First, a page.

Residents Against Intermodal Development Moorebank Inc v NSW Minister for Planning and Qube Holdings Ltd
Community group Residents Against Intermodal Development Moorebank (RAID), represented by EDO NSW, has appealed to the Land and Environment Court to protect a critically endangered ancient plant species thought to be extinct for almost 200 years.
RAID is asking the Land and Environment Court to undertake a full reconsideration of the approval of the large industrial shipping container facility at Moorebank, in Western Sydney, because the critically endangered Hibbertia fumana, thought to be extinct but recently rediscovered in the area of the development, wasn’t considered when the development was approved in December last year.
The Hibbertia fumana was rediscovered in the vicinity of the proposed terminal only 2 months before the Moorebank development was approved. The facility is a major development expected to process 1.5 million shipping containers every year.
In December 2016, the Planning Assessment Commission (PAC) approved the development, but was not told about the existence in the area of the rediscovered species, or the impacts that the development may have on the species.
Just four days after the PAC approved the development, the NSW Scientific Committee publicly listed the rediscovered species as critically endangered.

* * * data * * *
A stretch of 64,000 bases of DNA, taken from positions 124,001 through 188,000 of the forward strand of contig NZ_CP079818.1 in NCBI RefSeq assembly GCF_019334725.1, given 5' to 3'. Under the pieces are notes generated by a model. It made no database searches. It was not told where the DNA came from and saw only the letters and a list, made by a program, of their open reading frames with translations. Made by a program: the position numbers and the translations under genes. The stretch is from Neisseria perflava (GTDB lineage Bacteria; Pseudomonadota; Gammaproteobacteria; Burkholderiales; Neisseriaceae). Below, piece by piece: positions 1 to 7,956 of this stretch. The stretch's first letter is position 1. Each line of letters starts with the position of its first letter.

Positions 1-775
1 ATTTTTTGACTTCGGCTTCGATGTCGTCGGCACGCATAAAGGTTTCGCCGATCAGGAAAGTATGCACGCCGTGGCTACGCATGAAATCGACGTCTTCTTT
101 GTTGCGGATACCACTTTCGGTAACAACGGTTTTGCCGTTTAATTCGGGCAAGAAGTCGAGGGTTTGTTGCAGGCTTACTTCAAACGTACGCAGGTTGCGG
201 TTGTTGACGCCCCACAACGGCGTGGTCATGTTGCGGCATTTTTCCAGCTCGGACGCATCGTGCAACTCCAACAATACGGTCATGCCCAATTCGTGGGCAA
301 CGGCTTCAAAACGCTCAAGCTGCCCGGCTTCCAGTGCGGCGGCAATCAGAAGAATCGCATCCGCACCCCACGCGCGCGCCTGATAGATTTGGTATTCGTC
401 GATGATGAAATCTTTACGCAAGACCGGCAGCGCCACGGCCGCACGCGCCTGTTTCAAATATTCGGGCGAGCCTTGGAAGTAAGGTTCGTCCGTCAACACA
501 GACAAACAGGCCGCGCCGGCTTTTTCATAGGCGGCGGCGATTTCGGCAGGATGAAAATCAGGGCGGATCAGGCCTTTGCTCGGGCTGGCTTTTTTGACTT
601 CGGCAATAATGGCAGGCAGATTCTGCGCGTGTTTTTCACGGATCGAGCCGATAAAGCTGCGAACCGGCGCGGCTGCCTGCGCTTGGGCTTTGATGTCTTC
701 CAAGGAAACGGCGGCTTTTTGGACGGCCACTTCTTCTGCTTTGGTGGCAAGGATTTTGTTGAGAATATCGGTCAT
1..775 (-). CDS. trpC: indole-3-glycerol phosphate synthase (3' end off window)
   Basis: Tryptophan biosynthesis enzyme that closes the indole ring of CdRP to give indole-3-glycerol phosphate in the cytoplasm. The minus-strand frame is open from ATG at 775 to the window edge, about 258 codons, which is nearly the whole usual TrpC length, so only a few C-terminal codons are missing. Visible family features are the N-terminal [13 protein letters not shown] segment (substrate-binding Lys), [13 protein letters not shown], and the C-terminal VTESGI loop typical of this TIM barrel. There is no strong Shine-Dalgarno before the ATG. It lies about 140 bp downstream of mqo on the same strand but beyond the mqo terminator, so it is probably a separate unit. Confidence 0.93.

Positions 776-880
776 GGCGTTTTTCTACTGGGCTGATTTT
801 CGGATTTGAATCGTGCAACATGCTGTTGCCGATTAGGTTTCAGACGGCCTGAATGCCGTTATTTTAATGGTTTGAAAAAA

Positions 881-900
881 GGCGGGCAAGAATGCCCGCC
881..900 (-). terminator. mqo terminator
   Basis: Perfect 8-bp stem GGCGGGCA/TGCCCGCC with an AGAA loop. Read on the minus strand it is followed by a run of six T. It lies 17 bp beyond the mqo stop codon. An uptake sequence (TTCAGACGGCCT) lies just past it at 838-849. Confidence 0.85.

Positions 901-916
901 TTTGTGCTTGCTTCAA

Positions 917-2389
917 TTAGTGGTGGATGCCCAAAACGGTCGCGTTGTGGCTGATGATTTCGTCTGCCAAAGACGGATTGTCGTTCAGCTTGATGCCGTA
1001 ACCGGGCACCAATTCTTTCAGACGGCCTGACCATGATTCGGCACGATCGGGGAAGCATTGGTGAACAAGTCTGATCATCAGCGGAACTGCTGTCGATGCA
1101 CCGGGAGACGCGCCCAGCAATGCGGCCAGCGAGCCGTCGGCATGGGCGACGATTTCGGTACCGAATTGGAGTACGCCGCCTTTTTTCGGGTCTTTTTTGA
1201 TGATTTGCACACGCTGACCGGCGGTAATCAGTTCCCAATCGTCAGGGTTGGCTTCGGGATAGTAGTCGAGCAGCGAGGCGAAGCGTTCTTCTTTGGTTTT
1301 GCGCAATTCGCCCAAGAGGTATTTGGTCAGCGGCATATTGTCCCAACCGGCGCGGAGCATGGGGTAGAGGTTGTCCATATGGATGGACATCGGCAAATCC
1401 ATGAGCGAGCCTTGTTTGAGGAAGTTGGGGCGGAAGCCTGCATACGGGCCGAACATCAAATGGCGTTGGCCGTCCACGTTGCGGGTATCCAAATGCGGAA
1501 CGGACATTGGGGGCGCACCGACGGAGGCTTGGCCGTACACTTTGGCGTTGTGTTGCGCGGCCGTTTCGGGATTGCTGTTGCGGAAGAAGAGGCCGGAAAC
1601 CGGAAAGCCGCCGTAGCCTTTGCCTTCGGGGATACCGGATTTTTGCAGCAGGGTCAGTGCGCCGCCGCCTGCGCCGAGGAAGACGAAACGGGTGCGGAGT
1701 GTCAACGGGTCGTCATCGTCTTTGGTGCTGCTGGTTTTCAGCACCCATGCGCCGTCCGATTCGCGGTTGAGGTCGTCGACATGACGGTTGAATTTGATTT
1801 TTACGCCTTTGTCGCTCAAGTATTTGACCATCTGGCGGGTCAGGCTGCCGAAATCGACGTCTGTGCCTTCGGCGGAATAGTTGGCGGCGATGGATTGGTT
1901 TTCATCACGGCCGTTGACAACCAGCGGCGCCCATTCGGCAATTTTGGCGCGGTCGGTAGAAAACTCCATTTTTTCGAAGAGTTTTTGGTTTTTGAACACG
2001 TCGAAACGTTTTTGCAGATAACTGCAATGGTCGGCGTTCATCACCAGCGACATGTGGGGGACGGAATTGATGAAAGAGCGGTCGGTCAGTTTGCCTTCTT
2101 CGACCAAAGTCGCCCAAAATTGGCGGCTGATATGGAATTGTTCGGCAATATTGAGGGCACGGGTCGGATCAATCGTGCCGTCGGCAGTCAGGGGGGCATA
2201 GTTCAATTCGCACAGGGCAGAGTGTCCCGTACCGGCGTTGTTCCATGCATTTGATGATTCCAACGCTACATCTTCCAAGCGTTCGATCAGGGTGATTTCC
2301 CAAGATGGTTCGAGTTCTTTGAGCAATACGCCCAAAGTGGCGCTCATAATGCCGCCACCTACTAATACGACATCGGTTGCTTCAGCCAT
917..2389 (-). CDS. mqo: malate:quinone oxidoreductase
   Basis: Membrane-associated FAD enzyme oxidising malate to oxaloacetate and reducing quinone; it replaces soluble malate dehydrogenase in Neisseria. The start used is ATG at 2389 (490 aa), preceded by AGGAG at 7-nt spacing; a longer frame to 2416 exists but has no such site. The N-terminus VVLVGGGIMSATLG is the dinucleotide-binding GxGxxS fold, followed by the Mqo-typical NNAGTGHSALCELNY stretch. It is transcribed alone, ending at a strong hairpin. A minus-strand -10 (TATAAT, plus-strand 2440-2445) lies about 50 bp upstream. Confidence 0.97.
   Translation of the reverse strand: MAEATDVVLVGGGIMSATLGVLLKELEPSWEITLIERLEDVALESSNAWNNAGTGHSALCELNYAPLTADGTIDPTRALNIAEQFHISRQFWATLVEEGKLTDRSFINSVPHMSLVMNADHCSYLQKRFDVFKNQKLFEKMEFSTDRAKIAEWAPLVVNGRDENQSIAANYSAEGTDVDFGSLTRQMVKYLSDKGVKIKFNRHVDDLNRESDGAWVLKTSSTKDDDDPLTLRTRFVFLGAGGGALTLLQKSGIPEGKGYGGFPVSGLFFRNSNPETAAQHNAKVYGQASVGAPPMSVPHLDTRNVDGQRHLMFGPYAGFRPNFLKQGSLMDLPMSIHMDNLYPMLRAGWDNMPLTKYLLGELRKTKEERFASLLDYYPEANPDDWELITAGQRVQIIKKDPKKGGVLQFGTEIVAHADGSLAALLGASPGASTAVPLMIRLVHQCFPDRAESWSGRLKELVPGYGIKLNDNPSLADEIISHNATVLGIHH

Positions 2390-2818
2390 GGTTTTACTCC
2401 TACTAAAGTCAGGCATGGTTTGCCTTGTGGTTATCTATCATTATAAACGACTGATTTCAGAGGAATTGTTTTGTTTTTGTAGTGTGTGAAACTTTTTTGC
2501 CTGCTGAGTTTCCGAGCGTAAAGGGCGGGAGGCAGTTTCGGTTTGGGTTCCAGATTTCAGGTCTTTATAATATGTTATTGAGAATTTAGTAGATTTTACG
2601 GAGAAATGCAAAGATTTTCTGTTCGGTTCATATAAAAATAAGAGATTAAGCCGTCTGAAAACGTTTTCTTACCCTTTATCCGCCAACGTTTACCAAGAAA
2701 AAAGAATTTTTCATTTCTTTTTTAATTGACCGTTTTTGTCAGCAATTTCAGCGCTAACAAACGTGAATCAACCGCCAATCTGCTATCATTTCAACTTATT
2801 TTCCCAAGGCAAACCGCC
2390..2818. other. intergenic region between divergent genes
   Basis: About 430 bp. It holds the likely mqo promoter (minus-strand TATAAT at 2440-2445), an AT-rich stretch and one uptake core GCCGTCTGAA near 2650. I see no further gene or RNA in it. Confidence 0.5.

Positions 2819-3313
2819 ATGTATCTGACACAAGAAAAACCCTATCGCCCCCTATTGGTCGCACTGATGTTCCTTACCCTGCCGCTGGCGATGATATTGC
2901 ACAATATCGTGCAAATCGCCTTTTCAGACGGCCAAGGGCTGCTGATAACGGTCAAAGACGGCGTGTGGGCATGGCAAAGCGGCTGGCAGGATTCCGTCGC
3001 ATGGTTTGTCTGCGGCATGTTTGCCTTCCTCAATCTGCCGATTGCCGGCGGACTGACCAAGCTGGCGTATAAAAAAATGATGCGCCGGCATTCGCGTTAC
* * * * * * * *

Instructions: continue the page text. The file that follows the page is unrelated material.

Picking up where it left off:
Hibbertia fumana, a delicate shrub with yellow flowers, was last documented in 1823 and was thought to be extinct. The Moorebank area where the development is located is the only known population of Hibbertia fumana.
Biodiversity is essential for a prosperous economy and healthy environment, but as a nation we are not doing enough to protect it. The State of the Environment Report tabled in Parliament by the Commonwealth Government in March 2017 paints a worrying picture of the rapid decline of threatened species in Australia: “The outlook for Australian biodiversity is generally poor, given the current overall poor status, deteriorating trends and increasing pressures.”
Threatened species are being pushed to extinction development by development, a phenomenon often referred to as ‘death by a thousand cuts’. It is critical to determine whether or not this development will bring about one more extinction.
Our client is asking the Land and Environment Court to undertake a full reconsideration of the SIMTA development approval, including the potential impact on the Hibbertia fumana, and the community more broadly. This is a ‘merits appeal’ based on the public’s interest in protecting critically endangered species and protecting biodiversity.
We are grateful to barristers Andrew Pickles SC and Dr James Smith for their assistance in this matter.
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